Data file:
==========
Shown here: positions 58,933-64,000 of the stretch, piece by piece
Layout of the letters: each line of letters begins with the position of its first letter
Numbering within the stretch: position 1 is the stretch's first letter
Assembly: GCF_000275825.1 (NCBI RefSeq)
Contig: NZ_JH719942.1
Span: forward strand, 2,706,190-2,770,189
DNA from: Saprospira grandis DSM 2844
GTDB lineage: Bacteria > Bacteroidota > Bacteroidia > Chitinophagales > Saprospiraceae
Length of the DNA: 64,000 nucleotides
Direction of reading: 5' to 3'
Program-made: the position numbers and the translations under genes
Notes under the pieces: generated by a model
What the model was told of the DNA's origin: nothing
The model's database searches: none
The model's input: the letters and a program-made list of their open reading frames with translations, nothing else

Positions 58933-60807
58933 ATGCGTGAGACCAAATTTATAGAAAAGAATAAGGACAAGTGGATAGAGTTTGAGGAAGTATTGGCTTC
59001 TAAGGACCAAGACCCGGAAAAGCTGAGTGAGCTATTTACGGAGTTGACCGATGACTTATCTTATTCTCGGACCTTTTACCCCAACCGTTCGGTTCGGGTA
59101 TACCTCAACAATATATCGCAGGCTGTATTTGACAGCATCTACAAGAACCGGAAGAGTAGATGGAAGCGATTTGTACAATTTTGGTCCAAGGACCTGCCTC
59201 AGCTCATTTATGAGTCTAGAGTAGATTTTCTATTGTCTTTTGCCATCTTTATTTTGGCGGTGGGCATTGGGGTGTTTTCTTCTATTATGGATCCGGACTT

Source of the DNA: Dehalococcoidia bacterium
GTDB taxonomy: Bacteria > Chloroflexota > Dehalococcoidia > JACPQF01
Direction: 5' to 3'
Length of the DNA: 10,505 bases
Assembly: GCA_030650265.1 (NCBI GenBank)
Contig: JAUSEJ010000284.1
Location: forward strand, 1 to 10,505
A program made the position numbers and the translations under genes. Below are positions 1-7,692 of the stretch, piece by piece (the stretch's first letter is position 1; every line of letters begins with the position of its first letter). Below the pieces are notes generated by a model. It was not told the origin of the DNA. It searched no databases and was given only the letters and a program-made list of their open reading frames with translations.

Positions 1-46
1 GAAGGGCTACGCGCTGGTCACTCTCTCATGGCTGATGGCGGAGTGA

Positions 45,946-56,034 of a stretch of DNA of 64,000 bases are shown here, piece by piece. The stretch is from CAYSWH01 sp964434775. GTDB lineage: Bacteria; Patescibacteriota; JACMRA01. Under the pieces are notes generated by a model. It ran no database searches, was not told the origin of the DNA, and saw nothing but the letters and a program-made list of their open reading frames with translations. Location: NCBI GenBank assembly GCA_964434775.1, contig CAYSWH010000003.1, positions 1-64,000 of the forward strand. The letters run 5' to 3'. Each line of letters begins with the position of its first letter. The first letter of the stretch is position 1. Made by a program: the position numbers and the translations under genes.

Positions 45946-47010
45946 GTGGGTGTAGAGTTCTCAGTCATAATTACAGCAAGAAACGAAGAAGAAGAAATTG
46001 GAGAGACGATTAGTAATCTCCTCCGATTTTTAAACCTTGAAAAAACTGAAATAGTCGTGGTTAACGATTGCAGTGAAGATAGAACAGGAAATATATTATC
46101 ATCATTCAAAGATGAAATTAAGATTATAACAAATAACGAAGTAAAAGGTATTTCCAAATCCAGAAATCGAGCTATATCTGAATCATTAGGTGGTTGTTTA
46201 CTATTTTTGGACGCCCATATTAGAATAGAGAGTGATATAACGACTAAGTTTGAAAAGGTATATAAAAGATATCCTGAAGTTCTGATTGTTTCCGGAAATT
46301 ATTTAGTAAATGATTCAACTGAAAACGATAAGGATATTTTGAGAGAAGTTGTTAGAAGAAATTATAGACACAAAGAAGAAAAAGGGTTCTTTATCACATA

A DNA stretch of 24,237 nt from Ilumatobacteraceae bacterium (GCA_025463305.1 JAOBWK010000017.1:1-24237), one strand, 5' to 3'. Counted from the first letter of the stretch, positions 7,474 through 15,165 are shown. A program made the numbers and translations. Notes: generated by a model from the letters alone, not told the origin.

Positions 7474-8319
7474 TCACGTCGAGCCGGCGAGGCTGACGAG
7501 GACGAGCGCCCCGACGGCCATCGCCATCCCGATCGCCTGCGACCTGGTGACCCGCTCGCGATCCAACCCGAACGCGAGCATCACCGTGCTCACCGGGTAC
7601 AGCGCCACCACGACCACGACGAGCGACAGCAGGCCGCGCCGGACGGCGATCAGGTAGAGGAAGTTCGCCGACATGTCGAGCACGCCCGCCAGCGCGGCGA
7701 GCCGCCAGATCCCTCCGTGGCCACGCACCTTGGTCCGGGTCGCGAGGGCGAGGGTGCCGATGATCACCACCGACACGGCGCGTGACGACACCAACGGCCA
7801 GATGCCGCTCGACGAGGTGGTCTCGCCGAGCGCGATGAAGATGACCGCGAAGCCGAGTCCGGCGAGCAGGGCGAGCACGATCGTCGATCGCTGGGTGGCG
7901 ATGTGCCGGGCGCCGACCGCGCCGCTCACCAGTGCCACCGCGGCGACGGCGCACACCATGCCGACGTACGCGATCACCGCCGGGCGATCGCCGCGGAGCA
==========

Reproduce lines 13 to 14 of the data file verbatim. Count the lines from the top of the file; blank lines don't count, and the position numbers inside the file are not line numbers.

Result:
What the model was told of the DNA's origin: nothing
The model's database searches: none